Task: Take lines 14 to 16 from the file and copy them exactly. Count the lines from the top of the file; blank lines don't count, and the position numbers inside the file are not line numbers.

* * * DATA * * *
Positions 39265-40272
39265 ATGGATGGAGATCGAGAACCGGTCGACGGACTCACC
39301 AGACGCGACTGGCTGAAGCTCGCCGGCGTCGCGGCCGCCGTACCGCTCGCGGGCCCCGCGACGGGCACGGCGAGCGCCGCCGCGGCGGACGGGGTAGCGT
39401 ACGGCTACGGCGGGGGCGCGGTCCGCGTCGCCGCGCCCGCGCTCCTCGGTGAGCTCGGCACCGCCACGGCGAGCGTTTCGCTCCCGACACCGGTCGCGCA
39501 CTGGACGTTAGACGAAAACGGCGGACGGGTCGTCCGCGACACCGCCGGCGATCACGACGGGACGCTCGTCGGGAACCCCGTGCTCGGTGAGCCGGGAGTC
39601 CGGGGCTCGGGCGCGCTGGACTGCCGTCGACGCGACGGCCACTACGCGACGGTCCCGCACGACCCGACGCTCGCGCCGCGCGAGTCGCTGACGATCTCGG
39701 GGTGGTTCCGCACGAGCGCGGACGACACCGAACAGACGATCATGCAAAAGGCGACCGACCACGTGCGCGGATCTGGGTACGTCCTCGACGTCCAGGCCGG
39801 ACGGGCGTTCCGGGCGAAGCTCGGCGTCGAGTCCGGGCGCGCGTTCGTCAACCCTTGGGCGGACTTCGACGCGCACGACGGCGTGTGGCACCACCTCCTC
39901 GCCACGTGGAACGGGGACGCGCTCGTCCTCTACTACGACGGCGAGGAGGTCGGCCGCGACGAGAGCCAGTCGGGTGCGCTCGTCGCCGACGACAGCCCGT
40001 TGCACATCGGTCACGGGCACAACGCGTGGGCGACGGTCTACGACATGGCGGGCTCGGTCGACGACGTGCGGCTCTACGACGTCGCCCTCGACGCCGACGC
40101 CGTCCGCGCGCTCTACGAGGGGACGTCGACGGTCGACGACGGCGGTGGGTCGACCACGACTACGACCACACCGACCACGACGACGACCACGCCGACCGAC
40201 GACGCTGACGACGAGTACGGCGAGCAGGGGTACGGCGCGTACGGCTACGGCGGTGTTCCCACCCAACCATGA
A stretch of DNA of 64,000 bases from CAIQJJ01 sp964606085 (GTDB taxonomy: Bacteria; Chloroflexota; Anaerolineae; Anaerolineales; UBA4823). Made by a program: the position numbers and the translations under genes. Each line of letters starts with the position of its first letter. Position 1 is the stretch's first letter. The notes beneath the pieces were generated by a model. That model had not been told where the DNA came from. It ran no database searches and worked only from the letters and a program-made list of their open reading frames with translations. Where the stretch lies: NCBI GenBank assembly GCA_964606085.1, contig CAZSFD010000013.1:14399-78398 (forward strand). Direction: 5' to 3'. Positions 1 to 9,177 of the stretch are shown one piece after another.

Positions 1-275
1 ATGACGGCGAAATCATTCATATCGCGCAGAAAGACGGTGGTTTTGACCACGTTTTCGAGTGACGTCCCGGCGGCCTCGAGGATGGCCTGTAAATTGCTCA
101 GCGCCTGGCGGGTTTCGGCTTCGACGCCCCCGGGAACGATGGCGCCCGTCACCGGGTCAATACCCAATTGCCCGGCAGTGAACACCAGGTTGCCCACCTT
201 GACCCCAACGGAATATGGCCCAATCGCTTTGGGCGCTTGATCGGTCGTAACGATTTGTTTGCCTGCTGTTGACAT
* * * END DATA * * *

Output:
Positions 1-275
1 ATGACGGCGAAATCATTCATATCGCGCAGAAAGACGGTGGTTTTGACCACGTTTTCGAGTGACGTCCCGGCGGCCTCGAGGATGGCCTGTAAATTGCTCA
101 GCGCCTGGCGGGTTTCGGCTTCGACGCCCCCGGGAACGATGGCGCCCGTCACCGGGTCAATACCCAATTGCCCGGCAGTGAACACCAGGTTGCCCACCTT